Some of you may remember The Heidi Bowl very well, and many others may have never heard of it. If you are one of the others and don’t know what I’m talking about, let me explain.
November 17th, 1968 at 4:00 pm Eastern Standard Time the Oakland Raiders vs. the New York Jets football game aired on NBC. The game was played in Oakland California; these two teams were fierce rivals, quarter back Joe Namath vs. Oakland’s Dayrle Lamonica
Late in the fourth quarter the game was tied at 29 and with over one minute to play, the Jets kicked a 26 yard field goal to take the lead 32 to 29.
Now the Raiders take the kick and start first and 10 from their own 22 yard line. Lamonica completes a long pass for a touch down but the play is called back for a penalty. Now after a 20 yard completion and a face mask penalty the ball is on the Jets 43 yard line. On the next play Lamonica connects for a 43 yard touchdown pass and the Raiders take the lead 36-32.
With 42 seconds left in the game the Jets still have a chance, but they fumble the kickoff and the Raiders take it in for a touchdown winning the game 43-32, thus scoring two touchdowns in the minute of the game.
You see the only people to see that part of the game after the Jets field goal were the people in the stadium. NBC broke away from the game after the Jets field goal and went to the movie Heidi, which was scheduled to air a 7:00 pm Eastern Standard Time.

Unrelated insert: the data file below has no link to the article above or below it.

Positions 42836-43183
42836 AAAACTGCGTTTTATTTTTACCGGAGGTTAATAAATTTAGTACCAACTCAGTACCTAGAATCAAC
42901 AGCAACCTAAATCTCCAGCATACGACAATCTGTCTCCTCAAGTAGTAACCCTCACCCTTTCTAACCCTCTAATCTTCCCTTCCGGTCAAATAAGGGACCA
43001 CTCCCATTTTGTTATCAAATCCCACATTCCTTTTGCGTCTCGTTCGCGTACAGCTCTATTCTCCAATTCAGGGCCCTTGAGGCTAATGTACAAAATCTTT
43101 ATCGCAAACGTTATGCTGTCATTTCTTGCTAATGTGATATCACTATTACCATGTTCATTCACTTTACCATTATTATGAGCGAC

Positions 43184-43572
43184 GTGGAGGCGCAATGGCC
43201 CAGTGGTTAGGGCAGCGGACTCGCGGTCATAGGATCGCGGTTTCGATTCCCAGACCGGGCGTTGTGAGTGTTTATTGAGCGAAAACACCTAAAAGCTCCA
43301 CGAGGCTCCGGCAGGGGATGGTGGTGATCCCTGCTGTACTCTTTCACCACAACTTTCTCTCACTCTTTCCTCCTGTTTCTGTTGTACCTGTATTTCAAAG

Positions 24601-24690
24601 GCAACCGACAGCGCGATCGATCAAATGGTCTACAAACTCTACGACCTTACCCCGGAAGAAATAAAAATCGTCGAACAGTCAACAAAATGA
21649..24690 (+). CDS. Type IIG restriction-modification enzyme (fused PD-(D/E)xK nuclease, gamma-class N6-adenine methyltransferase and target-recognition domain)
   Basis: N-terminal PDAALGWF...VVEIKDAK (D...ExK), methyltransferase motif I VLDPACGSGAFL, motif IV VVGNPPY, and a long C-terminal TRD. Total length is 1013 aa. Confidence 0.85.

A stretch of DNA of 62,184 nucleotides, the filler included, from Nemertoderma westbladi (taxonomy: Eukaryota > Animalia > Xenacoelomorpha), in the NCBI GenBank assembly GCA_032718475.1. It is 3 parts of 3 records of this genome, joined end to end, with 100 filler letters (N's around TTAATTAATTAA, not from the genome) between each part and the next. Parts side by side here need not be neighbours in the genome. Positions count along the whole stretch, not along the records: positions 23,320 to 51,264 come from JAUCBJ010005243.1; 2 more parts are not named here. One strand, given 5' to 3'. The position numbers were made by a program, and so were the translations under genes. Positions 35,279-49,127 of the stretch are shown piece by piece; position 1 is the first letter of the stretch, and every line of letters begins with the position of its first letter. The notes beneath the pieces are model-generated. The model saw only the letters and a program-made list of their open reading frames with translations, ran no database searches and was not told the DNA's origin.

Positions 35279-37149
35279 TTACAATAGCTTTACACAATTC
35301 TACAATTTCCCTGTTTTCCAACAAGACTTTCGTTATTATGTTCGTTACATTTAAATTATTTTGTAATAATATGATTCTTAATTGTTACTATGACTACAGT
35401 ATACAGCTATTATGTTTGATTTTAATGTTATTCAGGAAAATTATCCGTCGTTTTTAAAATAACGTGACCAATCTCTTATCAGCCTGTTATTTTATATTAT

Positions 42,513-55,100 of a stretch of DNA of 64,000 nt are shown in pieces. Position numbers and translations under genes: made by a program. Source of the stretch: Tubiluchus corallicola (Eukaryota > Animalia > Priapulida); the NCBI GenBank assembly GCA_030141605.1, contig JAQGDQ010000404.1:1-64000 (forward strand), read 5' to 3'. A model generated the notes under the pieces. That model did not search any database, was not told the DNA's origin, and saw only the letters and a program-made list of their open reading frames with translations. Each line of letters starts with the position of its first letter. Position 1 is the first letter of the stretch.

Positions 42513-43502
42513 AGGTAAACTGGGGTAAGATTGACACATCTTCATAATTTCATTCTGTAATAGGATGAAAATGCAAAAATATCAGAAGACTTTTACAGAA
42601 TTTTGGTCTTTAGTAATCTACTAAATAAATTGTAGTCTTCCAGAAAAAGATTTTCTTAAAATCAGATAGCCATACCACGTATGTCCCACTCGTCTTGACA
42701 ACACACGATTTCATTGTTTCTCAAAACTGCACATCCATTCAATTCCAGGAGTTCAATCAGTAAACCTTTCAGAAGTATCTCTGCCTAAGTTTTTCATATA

Football fans were furious, as they saw the score flash on the bottom of the television screen and realized what they had missed. Heidi fans were upset because they showed the score during a touching moment of the movie. At this point NBC was in a no win situation.
Because of the high scoring game and excessive injuries and penalties the game ran late and ended at 7:07 pm. When the fourth quarter started at 6:20 pm the NBC executives knew it was not going to end on time. They made a decision to keep the game on but could not reach the station to communicate the change in plans.
At 6:45 pm sports fans began calling the network to see if the game was going to remain on, Heidi fans were also calling to find out if the movie was going to start on time. This overloaded the networks lines and blew fuses causing the lines to go down, thus the NBC executives could not communicate their decision.
The game will forever be known as the Heidi Bowl, and prompted the NFL and the networks to agree upon airing all games in their entirety.
ABOUT THE AUTHOR. SAM MONACO